The technical standards for smart contracts on the Ethereum blockchain, ERC20, have revolutionized fundraising and disintermediated banks, venture capital, and crowdfunding platforms like Kickstarter with true peer-to-peer funding.
In its first three years, Ethereum has levelled the playing field for startup funding which once used to be domain of VC investors in very specific areas like Hong Kong, Tokyo or New York. Now people who have never met from other parts of the world could essentially donate to a project. The informal nature of ICOs has also been a poisoned chalice. For example, the 2016 hack of the ICO funds raised for the Decentralised Autonomous Organisation (DAO) led to a schism in the community and the creation of Ethereum Classic.
But Ethereum has also suffered from scalability issues since its inception and is capable of handling just 14 transactions per second, compared to Visa’s 24,000 per second, causing network congestion. Last year, one of the most popular DApps, Cryptokitties, infamously crashed the network.
Ethereum is preparing to hard fork from Ethereum Metropolis version 3.0 to version 3.1, Constantinople, by October which will make transactions more efficient and reduce fees. Four Ethereum improvement proposals (EIP) are also being tested by developers on the network. Several scaling solutions are in the works, including sharding the network (breaking the ledger into smaller chunks) and a Layer 2 solution called Plasma, that would function in a similar way to the Lightning Network for Bitcoin.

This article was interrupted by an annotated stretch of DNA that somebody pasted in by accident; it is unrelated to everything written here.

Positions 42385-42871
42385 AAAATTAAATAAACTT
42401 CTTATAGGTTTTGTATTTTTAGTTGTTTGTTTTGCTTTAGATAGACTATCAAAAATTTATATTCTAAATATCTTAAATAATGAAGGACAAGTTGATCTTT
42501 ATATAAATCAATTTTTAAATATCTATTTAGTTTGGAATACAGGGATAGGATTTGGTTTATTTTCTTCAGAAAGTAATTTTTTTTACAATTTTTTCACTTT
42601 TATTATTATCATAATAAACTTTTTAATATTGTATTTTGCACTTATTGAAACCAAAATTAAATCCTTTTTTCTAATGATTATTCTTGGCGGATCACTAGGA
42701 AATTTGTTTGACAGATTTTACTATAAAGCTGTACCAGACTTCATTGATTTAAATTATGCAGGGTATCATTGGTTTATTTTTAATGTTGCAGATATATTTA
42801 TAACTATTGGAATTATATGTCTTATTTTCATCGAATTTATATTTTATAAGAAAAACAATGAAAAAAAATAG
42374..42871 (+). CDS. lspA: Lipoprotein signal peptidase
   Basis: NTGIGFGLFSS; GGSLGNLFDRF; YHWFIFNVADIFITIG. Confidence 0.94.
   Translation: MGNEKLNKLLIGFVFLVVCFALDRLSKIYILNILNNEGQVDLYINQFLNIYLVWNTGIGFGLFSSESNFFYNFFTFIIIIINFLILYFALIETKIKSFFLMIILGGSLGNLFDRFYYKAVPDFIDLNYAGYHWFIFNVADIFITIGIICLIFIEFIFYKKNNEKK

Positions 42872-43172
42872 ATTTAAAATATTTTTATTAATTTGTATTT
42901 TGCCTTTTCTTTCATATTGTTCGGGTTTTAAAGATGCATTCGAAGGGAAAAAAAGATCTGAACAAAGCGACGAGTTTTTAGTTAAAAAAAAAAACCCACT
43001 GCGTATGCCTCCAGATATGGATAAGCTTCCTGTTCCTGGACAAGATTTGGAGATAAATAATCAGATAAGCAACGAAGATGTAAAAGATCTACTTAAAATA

There are over 700 DApps listed on Dappradar and over 1,700 listed on community website State of the DApps (though a majority of these are inactive). If Ethereum is to become the ‘Blockchain 2.0,’ there is an urgent need for the network to scale to thousands of transactions per second before it is usurped by a superior technology that can.
Sharding and migration from a proof-of-work protocol to proof-of-stake are the imminent priorities for Ethereum. According to Ethereum researcher Justin Drake, the two goals have been merged into one project instead of being worked on separately, with the move to the PoS Casper protocol slated for 2019 and sharding implemented in two phases over 2020 and 2021.
Ethereum has been using a proof-of-work mining algorithm similar to bitcoin’s SHA256, the newer SHA3, before it removes mining altogether with a proof-of-stake algorithm. This migration will be done during the “Ethereum Ice Age” — a period in which the PoW mining difficulty is exponentially raised to a point where it becomes unviable to mine and is expected to kick in sometime in 2020.
Ethereum is also in a race to move to a PoS protocol before ASIC chips (processors purposely built to mine ETH) overwhelm the hash rate of the network, making it susceptible to attacks. Some believe the development team isn’t taking these threats seriously enough.
Hedge funds are also reportedly starting to take short positions in ETH due to the slow progress in improvements.
But with 17,000 nodes running the network globally and a community of around 250,000 members, the network effect of Ethereum could reach a critical mass before it is undercut by a competitor.